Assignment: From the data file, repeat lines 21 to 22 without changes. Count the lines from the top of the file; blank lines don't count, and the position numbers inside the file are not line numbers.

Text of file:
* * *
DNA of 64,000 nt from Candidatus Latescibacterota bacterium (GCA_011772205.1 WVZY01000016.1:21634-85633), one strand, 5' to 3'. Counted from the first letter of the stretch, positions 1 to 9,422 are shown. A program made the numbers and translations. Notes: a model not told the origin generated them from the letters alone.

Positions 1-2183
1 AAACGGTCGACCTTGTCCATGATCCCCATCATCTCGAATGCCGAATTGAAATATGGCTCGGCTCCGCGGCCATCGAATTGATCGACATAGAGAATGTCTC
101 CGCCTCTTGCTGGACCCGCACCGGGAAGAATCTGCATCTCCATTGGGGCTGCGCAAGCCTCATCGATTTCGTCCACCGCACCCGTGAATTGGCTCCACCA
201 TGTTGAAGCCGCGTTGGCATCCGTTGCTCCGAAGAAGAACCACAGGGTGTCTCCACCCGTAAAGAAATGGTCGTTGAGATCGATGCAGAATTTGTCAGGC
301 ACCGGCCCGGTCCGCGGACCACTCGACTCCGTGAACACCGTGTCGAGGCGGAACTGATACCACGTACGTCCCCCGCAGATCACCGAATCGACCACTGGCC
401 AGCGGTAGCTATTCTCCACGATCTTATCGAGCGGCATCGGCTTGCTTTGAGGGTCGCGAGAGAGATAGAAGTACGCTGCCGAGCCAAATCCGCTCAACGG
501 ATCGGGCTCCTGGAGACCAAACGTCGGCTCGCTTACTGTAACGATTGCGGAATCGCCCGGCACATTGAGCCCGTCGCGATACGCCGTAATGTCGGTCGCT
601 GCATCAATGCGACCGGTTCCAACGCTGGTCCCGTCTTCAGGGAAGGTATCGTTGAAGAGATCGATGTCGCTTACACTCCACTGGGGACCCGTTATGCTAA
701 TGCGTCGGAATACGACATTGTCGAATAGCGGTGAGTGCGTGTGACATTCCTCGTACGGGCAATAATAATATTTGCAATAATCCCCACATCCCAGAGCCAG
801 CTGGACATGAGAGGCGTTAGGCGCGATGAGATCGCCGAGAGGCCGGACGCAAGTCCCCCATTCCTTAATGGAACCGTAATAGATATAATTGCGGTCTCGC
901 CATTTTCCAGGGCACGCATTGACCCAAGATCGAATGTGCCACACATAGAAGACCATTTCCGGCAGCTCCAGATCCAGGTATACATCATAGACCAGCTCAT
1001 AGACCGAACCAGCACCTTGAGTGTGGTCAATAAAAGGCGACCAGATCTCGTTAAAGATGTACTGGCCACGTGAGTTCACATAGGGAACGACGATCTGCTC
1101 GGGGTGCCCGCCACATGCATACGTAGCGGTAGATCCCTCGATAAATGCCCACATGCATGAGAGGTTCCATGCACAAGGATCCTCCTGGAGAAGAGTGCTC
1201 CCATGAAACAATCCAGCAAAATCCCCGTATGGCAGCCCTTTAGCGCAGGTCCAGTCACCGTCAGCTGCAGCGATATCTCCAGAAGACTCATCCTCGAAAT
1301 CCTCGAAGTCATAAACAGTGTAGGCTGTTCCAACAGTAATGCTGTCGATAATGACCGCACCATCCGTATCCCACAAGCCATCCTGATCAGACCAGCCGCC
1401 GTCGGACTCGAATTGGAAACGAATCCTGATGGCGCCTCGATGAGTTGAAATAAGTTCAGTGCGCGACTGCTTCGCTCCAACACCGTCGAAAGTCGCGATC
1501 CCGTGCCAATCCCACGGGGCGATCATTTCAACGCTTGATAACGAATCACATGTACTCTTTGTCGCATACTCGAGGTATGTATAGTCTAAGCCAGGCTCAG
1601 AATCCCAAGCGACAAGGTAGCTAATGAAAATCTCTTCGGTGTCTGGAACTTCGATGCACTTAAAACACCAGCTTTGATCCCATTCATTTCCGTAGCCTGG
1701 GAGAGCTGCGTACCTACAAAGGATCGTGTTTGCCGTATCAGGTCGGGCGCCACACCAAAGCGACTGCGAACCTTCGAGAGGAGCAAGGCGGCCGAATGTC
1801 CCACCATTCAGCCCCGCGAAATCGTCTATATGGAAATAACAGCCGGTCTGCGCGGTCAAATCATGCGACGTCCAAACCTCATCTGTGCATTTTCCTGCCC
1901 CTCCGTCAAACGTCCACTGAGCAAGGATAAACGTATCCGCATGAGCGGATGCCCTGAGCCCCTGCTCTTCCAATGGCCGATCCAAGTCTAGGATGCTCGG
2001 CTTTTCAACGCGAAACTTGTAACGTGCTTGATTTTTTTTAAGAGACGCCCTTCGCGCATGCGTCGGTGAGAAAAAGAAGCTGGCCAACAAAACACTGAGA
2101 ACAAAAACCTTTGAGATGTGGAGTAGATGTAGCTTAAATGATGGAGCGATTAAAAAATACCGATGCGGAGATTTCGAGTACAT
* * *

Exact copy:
1801 CCACCATTCAGCCCCGCGAAATCGTCTATATGGAAATAACAGCCGGTCTGCGCGGTCAAATCATGCGACGTCCAAACCTCATCTGTGCATTTTCCTGCCC
1901 CTCCGTCAAACGTCCACTGAGCAAGGATAAACGTATCCGCATGAGCGGATGCCCTGAGCCCCTGCTCTTCCAATGGCCGATCCAAGTCTAGGATGCTCGG